Researchers at the Max Planck Institute for Evolutionary Anthropology in Leipzig, Germany, have determined an almost complete mitochondrial genome sequence of a 400,000-year-old representative of the genus Homo, whose remains were found in Spain. DNA this old has until recently been retrieved only from the permafrost. Still, using novel techniques to extract and study ancient DNA, the scientists gained access to the evidence from the Sima de los Huesos cave site, finding links to the mitochondrial genome of Denisovans, extinct relatives of Neanderthals in Asia.
Sima de los Huesos, (meaning the “bone pit”), is a cave site in Northern Spain that has yielded the world’s largest assembly of Middle Pleistocene hominin fossils. There, at least 28 skeletons have been excavated and pieced together over the course of more than two decades. The Spanish team of paleontologists led by Juan-Luis Arsuaga who researches the material has managed to classify the fossils as Homo heidelbergensis of a unique kind, also carrying traits typical of Neanderthals.
Enter Matthias Meyer and his team from the Max Planck Institute for Evolutionary Anthropology in Leipzig, Germany, who have developed new techniques for retrieving and sequencing highly degraded ancient DNA. Joining forces with Juan-Luis Arsuaga and his team, they applied the new techniques to a cave bear from the Sima de los Huesos site. After this success, the researchers sampled two grams of bone powder from a hominin thigh bone from the cave. They extracted its DNA and sequenced the genome of the mitochondria or mtDNA, a small part of the genome that is passed down along the maternal line and occurs in many copies per cell. The researchers then compared this ancient mitochondrial DNA with Neanderthals, Denisovans, present-day humans, and apes.
From the missing mutations in the old DNA sequences the researchers found out that the Sima hominin lived about 400,000 years ago. It also shared a common ancestor with the Denisovans, an extinct archaic group from Asia related to the Neanderthals, about 700,000 years ago. “The fact that the mtDNA of the Sima de los Huesos hominin shares a common ancestor with Denisovan rather than Neanderthal mtDNAs is unexpected since its skeletal remains carry Neanderthal-derived features”, says Matthias Meyer. Considering their age and Neanderthal-like features, the Sima hominins were likely related to the population ancestral to both Neanderthals and Denisovans. Another possibility is that gene flow from yet another group of hominins brought the Denisova-like mtDNA into the Sima hominins or their ancestors.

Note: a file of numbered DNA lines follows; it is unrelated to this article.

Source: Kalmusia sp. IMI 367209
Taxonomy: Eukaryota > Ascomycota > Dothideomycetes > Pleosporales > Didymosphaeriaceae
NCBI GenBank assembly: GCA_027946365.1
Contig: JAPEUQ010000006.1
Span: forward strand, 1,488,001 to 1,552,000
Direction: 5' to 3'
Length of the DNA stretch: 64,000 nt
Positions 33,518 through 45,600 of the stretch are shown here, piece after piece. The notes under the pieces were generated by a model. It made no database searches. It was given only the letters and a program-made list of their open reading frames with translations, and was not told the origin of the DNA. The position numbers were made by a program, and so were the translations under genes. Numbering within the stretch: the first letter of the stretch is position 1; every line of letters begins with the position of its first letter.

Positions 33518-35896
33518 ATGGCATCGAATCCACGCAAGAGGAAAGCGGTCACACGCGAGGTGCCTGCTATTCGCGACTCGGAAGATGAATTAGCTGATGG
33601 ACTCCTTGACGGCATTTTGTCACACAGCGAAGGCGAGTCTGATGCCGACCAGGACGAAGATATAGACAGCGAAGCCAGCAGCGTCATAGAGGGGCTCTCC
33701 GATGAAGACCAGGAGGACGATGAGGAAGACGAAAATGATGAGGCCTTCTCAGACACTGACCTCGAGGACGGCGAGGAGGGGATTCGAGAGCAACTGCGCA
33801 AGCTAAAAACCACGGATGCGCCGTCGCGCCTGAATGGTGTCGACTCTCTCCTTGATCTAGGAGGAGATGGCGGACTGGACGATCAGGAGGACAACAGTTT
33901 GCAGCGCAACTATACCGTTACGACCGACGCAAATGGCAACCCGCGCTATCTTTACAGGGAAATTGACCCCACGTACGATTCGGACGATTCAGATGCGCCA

“Our results show that we can now study DNA from human ancestors that are hundreds of thousands of years old. This opens prospects to study the genes of the ancestors of Neanderthals and Denisovans. It is tremendously exciting” says Svante Pääbo, director at the Max Planck Institute for Evolutionary Anthropology.
“This unexpected result points to a complex pattern of evolution in the origin of Neanderthals and modern humans. I hope that more research will help clarify the genetic relationships of the hominins from Sima de los Huesos to Neanderthals and Denisovans” says Juan-Luis Arsuaga, director of the Center for Research on Human Evolution and Behaviour. The researchers are now focusing on retrieving DNA from more individuals from this site and on retrieving also nuclear DNA sequences, in order to paint a clearer picture of the unexpected Homo-Neanderthal link.